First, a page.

The latest edition of IP Real Estate focuses on the listed property markets. Richard Lowe looks at a sector back in vogue

Richard Lowe

Like a number of large South Korean institutional investors, the Public Officials Benefit Association (POBA) has been building a global real estate portfolio in recent years as it diversifies into alternatives. It has secured investments in China, Brazil, the UK and – most recently – Germany.

For its first investment in Germany, POBA bought a 50% stake in a portfolio managed by listed property company Dream Global REIT for €221m. Although it was not quite the same as buying shares in the REIT itself, the deal is indicative of an emerging trend: investors are looking to the listed markets to provide quicker routes to market without the added costs associated with private fund managers.The challenge for the growing number of Asia-Pacific institutions with sights set on Europe and the Americas is accessing the market during a peak of competitiveness. Unlike investing in the stock market, you can’t just buy shares. Then again, you can.

The deal also illustrated the globalised nature of real estate markets today. Dream Global REIT is listed on the Toronto stock exchange and had until this point been providing Canadian capital access to the German market. Now Korean pension money will be invested in German real estate via North America.

The successful launch of listed ‘cash boxes’, or ‘blind-pool’ REITs, in Ireland and Spain (as well as Kennedy Wilson’s UK-listed enterprise) is another symptom of the phenomenon, albeit more the result of US – rather than Asian – capital hungry for European exposure. The speed with which markets such as Ireland and Spain moved once international investors returned has shown the importance of being able to deploy quickly.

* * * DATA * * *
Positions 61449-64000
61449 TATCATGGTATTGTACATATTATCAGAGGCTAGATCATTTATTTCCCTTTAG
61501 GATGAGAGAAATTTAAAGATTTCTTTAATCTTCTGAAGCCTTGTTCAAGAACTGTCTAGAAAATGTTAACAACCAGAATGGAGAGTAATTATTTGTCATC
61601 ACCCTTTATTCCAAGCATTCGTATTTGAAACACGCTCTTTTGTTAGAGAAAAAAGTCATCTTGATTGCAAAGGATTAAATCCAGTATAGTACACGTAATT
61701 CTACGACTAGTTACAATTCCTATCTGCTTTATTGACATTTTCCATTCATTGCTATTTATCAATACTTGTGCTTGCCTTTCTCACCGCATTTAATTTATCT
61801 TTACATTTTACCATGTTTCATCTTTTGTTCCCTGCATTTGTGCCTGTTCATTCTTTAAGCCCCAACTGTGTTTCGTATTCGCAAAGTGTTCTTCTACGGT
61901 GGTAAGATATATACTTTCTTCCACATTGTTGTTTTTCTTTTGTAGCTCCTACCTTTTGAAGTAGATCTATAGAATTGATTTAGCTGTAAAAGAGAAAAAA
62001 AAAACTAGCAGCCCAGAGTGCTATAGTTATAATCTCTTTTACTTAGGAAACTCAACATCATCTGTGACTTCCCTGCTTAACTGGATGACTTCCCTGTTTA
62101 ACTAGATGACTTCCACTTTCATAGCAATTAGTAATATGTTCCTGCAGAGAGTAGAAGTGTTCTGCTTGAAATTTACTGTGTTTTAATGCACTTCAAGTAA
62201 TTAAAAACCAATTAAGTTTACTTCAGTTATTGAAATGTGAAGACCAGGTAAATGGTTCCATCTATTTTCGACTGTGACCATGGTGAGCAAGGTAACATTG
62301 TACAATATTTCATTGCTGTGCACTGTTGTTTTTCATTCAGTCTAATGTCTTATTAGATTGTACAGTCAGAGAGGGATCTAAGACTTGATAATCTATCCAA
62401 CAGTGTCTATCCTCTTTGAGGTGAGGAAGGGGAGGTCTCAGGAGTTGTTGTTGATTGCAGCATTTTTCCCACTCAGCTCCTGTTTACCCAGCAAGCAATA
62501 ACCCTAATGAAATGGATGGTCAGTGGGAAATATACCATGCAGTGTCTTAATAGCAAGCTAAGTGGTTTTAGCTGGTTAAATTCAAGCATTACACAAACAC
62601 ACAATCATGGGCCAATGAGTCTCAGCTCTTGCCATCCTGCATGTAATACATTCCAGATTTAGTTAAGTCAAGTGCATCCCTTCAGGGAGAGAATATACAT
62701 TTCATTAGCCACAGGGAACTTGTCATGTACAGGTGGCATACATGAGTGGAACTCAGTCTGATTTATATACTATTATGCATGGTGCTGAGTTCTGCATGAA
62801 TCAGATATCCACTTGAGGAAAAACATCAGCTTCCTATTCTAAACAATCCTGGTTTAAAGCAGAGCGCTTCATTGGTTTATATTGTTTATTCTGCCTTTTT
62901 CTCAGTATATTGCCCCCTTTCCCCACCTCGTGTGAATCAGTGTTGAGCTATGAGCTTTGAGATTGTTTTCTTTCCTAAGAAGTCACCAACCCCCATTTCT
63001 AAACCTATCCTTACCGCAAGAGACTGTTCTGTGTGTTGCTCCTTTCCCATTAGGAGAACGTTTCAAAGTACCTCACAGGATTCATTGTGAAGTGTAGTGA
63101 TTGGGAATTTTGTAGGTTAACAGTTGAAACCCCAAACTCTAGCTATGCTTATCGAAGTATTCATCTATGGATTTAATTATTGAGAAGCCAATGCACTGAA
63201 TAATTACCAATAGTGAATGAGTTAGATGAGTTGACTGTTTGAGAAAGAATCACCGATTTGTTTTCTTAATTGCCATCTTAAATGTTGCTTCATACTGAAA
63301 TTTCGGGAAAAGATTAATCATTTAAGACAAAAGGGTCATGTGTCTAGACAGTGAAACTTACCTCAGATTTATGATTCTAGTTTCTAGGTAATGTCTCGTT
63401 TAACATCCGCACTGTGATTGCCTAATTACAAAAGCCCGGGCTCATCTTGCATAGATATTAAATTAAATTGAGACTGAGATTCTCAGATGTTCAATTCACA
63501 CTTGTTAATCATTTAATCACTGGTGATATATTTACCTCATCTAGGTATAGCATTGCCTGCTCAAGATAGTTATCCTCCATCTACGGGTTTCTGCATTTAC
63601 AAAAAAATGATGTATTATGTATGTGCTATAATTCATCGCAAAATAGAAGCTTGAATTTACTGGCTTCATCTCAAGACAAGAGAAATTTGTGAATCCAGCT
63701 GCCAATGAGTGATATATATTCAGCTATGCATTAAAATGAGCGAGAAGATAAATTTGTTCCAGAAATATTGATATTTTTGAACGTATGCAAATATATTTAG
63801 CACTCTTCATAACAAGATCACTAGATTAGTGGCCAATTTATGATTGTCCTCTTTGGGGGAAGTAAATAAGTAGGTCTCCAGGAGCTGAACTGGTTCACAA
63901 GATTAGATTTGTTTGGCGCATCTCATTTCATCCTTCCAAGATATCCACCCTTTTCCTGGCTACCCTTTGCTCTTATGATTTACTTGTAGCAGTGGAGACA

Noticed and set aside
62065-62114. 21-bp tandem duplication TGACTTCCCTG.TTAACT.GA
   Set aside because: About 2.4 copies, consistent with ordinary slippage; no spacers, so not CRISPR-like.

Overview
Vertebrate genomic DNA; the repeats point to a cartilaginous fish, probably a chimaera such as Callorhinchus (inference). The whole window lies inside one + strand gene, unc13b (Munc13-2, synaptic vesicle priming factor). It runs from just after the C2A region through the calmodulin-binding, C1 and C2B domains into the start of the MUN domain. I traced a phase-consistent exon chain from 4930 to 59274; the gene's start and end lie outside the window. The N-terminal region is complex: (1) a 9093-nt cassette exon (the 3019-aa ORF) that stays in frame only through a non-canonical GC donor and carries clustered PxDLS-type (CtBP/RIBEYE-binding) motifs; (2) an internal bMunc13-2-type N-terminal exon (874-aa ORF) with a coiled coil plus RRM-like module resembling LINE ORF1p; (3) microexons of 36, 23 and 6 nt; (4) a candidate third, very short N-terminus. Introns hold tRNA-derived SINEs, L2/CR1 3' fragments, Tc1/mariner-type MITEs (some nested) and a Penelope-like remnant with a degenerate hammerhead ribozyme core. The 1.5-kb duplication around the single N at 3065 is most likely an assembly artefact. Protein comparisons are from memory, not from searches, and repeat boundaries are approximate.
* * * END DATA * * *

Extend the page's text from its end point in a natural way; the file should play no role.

News that Sorgente is looking to float on the Milan stock exchange later this year should come as no surprise. All opportunistic eyes are on Italy after recent flurries of activity in Ireland and Spain. There are undoubtedly mispriced and over-leveraged quality assets to be had in Italy – the challenge is getting to them. Local platforms are essential, as is speed of execution. Expect more IPOs to come.

IP Real Estate has established its second special issue focused on the listed real estate markets, reflecting a fairly recent return to vogue for the sector.

There are clearly differences between public and private property markets. They can behave differently due to the way in which they are structured, but fundamentally they are all part of the same asset class.

IPD, recently acquired by MSCI, is at the forefront of bringing these two seemingly disparate worlds together. This summer, IP Real Estate reported on a new hybrid benchmark devised by IPD on behalf of Standard Life Investments’ global real estate fund, which is invested in both listed and non-listed investments. Standard Life’s Andrew Jackson said he hoped it would form the basis of a new industry standard.